02/04/2012 17:04 BST

North Sea Gas Leak Costing Total Hundreds Of Thousands Each Day

A gas leak on an offshore platform in the North Sea is costing its operators almost a million pounds a day in lost production.

Oil and gas company Total said it is "losing" an estimated £940,000 a day because of the leak on the Elgin PUQ platform, about 150 miles off the coast of Aberdeen.

The figure was confirmed following a Total press conference on Monday.

About 200,000 cubic metres of gas are escaping from the platform each day, coming out from a rock formation below the sea. It is then escaping into the air from a leak on the platform at the top of the well, about 80 feet above sea level.

Experts could board the platform within a couple of days to assess how to stop the leak. Total said it is "actively preparing" operations to regain control of the well.

The leak forced the platform's evacuation, removing all 238 workers, when it was discovered on 25 March, the Press Association reported.

One option for dealing with the problem is pumping mud into the well, which would need people to re-board the platform.

Total said it is in talks with the Health and Safety Executive about how this can be done safely and that it hopes outside specialists from Wild Well Control could board the platform, accompanied by Total personnel, within a couple of days.

The other option is to drill a relief well and a back-up relief well but this could take months.

Total, which is headquartered in France, has already mobilised two rigs to drill the relief wells and said both will move to the site when they finish their current operations.

One of them, Sedco 714, is drilling the Fettercairn field 248.5 miles north of the Elgin platform, while the other, Rowan Gorilla V, is drilling the West Franklin field 3.7 miles from the gas leak site.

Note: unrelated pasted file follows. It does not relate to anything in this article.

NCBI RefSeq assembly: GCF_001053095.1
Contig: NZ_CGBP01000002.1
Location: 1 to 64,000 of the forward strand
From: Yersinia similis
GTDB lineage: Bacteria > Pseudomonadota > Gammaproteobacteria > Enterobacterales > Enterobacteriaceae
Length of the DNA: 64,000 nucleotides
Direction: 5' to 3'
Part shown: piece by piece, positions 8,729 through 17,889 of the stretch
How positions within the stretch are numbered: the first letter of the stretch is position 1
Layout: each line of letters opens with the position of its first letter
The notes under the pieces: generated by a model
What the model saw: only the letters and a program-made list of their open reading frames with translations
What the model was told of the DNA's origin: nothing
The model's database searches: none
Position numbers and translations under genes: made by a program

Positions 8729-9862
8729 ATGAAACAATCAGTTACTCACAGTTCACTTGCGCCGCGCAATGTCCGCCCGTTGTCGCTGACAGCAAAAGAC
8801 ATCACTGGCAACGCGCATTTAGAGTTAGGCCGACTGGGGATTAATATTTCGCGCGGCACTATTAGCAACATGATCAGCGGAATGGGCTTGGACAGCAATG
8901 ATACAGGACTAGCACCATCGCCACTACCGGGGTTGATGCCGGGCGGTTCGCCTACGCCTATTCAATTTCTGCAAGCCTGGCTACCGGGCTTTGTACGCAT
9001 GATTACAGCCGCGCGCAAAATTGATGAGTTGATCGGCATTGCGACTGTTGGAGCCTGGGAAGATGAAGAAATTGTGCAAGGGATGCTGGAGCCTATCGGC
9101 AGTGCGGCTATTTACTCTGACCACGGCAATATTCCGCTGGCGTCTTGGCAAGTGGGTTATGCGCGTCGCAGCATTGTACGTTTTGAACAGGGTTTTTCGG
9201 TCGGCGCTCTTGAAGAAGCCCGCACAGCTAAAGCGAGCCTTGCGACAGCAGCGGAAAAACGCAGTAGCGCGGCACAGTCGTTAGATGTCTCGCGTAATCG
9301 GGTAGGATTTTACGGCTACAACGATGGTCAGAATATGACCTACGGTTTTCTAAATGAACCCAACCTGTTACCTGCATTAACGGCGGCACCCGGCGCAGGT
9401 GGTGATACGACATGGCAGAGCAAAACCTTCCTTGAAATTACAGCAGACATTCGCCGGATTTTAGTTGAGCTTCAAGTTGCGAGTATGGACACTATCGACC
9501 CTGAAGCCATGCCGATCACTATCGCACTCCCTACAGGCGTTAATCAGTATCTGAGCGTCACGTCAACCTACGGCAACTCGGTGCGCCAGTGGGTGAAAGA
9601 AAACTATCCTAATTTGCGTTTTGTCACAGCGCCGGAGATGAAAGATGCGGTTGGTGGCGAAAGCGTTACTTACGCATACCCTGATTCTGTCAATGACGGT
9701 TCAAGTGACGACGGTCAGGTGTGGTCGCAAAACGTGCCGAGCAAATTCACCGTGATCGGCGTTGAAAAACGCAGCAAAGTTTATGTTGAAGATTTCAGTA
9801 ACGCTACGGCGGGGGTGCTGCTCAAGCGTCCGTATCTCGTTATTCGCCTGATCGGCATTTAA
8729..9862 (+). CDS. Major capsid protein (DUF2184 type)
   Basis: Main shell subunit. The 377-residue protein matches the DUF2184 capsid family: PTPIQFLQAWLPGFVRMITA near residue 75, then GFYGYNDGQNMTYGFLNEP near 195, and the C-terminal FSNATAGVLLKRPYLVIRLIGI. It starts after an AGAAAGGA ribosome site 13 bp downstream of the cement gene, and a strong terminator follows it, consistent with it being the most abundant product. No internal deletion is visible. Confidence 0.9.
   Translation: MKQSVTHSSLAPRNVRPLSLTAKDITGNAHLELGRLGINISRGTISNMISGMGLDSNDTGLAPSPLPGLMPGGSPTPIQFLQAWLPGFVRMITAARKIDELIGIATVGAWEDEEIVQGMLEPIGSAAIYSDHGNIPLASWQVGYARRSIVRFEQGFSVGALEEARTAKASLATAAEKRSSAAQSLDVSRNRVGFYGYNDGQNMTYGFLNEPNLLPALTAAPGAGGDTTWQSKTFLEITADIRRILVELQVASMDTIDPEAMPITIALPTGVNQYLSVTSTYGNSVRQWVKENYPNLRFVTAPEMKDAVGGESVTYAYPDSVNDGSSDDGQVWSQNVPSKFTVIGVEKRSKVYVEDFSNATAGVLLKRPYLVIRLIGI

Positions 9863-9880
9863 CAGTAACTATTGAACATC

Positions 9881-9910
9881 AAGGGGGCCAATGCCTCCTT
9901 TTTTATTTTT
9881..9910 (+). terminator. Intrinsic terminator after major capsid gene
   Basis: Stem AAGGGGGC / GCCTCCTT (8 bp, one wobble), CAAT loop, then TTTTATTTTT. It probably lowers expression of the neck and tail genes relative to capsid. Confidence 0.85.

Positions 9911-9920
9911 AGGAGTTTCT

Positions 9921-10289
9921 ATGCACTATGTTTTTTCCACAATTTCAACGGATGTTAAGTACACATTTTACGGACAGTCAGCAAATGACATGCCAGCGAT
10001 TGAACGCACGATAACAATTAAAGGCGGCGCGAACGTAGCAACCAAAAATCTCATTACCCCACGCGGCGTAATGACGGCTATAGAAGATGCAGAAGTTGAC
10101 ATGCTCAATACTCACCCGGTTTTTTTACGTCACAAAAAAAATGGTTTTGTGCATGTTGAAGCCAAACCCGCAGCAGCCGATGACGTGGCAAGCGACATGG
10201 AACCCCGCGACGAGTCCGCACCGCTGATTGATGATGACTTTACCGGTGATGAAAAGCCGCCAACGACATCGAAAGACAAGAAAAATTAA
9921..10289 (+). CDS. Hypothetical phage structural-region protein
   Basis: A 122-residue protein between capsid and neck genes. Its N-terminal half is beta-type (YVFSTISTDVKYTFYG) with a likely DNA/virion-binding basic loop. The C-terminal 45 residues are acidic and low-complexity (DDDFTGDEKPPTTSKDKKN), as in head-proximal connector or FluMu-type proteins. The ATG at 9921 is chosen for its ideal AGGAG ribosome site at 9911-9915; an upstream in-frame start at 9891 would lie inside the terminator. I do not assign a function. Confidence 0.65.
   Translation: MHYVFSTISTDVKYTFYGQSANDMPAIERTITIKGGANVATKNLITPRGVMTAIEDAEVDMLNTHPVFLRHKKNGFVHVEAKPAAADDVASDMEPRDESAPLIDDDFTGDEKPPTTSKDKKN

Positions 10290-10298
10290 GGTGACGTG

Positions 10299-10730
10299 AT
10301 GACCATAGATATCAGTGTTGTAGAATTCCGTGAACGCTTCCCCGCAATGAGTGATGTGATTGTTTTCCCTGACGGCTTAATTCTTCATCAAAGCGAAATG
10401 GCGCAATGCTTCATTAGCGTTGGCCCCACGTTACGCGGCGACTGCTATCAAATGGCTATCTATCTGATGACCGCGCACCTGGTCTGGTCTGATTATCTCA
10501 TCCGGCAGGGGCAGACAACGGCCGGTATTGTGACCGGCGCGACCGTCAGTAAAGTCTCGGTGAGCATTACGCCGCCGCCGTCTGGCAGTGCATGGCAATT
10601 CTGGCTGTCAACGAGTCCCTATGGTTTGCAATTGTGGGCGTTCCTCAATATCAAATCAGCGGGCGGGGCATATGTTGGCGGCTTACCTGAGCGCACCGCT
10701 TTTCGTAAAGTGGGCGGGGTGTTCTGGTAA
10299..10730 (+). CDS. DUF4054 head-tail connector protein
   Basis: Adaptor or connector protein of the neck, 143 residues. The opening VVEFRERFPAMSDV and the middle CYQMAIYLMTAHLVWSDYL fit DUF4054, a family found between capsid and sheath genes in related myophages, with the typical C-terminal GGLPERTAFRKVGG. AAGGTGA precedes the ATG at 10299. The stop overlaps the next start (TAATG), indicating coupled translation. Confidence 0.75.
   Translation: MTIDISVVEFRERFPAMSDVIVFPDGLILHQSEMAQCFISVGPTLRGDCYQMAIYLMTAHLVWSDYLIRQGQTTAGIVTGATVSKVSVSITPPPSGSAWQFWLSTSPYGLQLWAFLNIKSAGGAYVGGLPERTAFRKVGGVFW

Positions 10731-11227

Total said it is also considering using other drilling rigs so it has the "widest possible range of options".

On Saturday the multinational said the flare which had been burning on the Elgin platform had extinguished itself. The company had insisted the flare posed minimal risk. It was burning about 492 feet above sea level.

Patrick de la Chevardiere, chief financial officer at Total, said the leak does not appear to have had much environmental impact.

Speaking at a press conference, he said: "There's no crude oil involved here and therefore the current impact on and risk for the environment are relatively low. In addition, the leak is at the well head of the platform, above and not under water."

He added: "We are monitoring the air quality around the platform and the gas is dissipating at a satisfactory rate."

Mr de la Chevardiere said Total is working closely with government and regulatory authorities to deal with the situation.

He said: "The group is committed to mobilising all technical, human and financial means to resolve these issues as quickly as possible."